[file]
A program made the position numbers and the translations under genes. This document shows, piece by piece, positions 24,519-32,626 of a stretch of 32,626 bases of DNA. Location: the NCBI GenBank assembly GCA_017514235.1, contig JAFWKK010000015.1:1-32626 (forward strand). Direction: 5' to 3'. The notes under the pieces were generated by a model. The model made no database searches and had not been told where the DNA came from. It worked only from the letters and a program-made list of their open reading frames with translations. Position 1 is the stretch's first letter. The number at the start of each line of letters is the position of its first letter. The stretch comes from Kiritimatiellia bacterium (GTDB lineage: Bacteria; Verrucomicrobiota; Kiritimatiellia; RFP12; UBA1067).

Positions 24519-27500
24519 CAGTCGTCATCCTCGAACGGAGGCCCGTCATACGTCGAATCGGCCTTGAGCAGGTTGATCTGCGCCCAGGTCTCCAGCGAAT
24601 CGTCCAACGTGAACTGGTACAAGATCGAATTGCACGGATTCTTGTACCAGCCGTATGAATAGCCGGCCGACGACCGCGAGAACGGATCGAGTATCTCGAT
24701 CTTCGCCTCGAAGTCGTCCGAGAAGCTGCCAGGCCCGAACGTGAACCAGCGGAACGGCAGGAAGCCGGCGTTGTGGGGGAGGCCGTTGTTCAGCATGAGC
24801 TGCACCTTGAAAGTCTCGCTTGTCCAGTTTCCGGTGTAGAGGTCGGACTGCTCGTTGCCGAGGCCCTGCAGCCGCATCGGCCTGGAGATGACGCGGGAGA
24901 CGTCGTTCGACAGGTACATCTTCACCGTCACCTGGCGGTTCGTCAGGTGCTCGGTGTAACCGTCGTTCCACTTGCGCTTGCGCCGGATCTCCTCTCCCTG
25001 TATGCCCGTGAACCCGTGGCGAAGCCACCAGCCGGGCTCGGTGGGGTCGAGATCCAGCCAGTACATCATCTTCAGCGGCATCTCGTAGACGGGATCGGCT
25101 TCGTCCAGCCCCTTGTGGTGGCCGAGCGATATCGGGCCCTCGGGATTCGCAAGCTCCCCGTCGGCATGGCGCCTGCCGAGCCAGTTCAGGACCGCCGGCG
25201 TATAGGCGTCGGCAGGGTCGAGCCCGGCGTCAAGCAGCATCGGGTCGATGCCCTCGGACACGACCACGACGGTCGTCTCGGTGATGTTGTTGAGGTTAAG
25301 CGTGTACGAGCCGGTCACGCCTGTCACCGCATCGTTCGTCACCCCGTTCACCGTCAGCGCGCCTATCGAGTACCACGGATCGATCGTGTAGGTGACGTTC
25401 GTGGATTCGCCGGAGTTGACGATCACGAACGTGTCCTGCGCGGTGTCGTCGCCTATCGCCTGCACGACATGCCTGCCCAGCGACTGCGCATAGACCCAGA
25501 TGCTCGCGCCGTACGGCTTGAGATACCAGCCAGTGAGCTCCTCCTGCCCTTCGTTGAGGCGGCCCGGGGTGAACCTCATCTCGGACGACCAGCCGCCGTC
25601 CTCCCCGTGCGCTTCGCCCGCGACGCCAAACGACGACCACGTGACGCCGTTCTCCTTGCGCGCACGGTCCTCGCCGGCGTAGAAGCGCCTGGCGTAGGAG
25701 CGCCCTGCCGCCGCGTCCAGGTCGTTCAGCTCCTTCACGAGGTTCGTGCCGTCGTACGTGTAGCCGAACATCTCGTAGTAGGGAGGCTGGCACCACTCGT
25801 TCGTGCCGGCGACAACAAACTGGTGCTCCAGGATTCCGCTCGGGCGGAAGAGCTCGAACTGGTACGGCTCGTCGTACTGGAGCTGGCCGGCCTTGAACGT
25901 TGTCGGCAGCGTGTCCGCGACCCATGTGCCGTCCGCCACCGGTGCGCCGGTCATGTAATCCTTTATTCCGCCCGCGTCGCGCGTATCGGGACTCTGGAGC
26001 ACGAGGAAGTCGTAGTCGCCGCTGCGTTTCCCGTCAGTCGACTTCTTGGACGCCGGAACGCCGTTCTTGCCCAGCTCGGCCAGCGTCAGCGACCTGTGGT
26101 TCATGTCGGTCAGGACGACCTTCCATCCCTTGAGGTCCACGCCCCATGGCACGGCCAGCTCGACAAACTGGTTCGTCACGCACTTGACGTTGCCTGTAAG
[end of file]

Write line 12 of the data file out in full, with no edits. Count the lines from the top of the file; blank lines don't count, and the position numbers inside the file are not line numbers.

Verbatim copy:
25401 GTGGATTCGCCGGAGTTGACGATCACGAACGTGTCCTGCGCGGTGTCGTCGCCTATCGCCTGCACGACATGCCTGCCCAGCGACTGCGCATAGACCCAGA